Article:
De-risking seems to be the topic du jour for Canadian DB pension plans. But not all pension funds need to take risk off the table—and for those that do, the options are several, no matter what size they are.

“The fundamental question is who should de-risk,” said Don Ezra, co-chairman of global consulting with Russell Investments, speaking at Benefits Canada’s annual Benefits & Pension Summit in Toronto.

According to Ezra, the conditions under which de-risking makes sense include surplus volatility, sticky contributions and benefits, a well-funded status, the plan being closed to new entrants, and lack of access to surplus or a situation where the sponsor owns the surplus downside but not the upside. “If you can put a check mark by lots of them, then gradual de-risking starts to make sense,” Ezra said.

When to de-risk
The time for pension funds to de-risk is when their funded status improves and they get close to full funding. But “the funded status has been pretty volatile for the last dozen of years or so,” noted Ken Choi, senior consultant with Towers Watson’s investment practice, speaking during the same conference session. This means that sponsors need to grab de-risking opportunities as they arise because they won’t last forever, he explained.

How to de-risk
“There are many levers that you can push and pull in your management of DB risk,” Choi said. “For those of you who are just embarking on the de-risking journey, leave no stone unturned.”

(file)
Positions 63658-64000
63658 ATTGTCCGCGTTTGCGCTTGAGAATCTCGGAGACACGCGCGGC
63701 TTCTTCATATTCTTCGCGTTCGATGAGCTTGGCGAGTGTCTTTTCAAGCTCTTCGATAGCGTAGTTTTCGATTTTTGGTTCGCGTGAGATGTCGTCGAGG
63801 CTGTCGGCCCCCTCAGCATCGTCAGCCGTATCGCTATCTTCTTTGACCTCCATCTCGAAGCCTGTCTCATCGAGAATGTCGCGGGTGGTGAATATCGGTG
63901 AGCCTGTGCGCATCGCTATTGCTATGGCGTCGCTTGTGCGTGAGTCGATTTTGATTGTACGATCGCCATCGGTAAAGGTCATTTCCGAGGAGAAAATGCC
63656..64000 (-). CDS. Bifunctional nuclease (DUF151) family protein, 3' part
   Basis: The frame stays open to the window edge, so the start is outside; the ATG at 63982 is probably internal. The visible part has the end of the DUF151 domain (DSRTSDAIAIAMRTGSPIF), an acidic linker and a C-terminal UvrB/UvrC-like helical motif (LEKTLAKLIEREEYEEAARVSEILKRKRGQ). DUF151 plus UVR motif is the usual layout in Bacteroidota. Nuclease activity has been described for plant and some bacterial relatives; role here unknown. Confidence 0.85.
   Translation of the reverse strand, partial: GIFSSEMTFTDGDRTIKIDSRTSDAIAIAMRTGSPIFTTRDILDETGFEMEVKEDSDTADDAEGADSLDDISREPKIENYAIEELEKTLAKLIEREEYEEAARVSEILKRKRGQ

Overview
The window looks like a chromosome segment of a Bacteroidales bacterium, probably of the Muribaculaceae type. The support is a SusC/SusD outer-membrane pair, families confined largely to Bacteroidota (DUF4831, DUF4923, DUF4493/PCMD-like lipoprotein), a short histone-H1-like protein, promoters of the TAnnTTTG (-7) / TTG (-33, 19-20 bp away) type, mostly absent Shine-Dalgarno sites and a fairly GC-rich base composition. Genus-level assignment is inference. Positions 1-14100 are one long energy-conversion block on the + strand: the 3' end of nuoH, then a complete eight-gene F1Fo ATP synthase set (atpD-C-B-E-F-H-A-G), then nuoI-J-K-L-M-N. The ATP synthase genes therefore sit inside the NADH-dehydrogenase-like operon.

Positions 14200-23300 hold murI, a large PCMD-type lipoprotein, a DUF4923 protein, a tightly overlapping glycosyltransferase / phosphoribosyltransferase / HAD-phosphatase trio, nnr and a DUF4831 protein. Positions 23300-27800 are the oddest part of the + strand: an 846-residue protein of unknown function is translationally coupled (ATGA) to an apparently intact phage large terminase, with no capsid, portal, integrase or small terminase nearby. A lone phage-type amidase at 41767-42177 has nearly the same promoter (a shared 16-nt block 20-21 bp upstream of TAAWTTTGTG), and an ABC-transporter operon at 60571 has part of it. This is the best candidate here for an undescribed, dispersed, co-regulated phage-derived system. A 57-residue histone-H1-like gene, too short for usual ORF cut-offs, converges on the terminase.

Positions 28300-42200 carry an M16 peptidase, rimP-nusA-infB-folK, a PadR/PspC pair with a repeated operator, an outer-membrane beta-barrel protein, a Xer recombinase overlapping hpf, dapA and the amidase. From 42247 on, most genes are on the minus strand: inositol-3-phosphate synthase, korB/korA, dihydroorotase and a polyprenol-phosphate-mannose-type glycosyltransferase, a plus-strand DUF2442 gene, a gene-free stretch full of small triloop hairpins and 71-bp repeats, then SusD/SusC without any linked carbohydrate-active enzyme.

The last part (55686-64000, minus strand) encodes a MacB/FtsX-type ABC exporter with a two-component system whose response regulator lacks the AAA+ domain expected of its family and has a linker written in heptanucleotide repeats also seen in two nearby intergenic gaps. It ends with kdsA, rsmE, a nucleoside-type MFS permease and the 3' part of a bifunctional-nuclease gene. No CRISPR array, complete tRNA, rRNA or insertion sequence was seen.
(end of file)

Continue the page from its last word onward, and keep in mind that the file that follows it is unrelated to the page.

Accodring to Ezra, some de-risking strategies include lengthening fixed income duration, increasing exposure to fixed income, using derivatives to increase interest rate and inflation sensitivities, and buying annuities.

To make these strategies work, plan sponsors could benefit from hiring a third party and then delegating to it all the details associated with risk management, Ezra explained.

“If you’re a large fund, you can afford to hire all the people,” he said, adding that if the fund is smaller and, therefore, with a leaner budget, it can hire the third party on a part-time basis.

When de-risking, it is also crucial for pension funds to avoid the bad risk and the risk they don’t understand and to ensure that the risk they do take will pay off and lead to higher returns in the future, Choi explained.

But while de-risking is top of mind for many pension funds in Canada, the country has yet to catch up with other nations, Choi said. “In Canada, there really hasn’t been the level of activity” that has been observed in the U.S. and the U.K.

All the articles from the event can be found on our special section: 2014 Benefits & Pension Summit Coverage.

Copyright © 2020 Transcontinental Media G.P. Originally published on

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John Clark:

There it is again! Another Conservative putting forward the idea of closing the doors to new entrants forcing them into the private sector for any kind of coverage.

One way or the other the Conservatives will allow the private sector to take over the CPP or, cripple the CPP sufficiently it cannot sustain itself.

That is the agenda of the US Republicans who are in partner ship with the Conservatives and have spent years complaining the the CPP is effectively an unfair trade practice.

Tuesday, April 29 at 2:42 pm | Reply

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